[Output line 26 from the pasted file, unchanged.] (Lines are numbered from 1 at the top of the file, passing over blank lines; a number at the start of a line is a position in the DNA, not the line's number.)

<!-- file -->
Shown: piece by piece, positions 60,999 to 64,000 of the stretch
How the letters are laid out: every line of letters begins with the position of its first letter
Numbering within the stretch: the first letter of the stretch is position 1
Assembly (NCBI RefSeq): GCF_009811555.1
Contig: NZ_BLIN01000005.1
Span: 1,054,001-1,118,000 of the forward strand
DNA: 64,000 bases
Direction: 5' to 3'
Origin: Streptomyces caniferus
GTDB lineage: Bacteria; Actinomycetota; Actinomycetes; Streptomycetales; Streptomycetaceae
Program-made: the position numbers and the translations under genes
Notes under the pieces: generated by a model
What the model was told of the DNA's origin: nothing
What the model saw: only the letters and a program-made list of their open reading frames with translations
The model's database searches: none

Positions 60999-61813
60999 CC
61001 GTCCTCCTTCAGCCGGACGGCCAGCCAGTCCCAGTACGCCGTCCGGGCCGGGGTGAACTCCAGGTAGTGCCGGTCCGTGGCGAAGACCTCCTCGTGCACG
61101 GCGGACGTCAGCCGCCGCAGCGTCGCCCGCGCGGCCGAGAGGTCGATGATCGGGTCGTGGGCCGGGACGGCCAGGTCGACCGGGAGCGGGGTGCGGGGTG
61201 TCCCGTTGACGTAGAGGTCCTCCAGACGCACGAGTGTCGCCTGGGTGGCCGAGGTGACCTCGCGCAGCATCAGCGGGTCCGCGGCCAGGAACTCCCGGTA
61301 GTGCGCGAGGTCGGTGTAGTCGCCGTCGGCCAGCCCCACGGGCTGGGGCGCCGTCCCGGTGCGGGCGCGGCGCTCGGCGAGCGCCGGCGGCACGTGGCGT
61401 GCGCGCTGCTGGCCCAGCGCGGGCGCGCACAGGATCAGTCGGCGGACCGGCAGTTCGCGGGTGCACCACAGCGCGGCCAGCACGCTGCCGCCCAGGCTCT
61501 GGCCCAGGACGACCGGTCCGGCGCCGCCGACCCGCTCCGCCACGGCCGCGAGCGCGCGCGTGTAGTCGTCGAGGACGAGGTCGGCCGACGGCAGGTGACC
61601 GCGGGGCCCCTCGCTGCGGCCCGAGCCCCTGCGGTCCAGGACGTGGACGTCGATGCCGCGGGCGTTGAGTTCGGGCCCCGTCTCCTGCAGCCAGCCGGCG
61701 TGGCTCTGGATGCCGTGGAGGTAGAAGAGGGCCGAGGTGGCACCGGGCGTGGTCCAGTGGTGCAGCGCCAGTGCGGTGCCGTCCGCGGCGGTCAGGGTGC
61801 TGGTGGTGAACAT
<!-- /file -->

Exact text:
61801 TGGTGGTGAACAT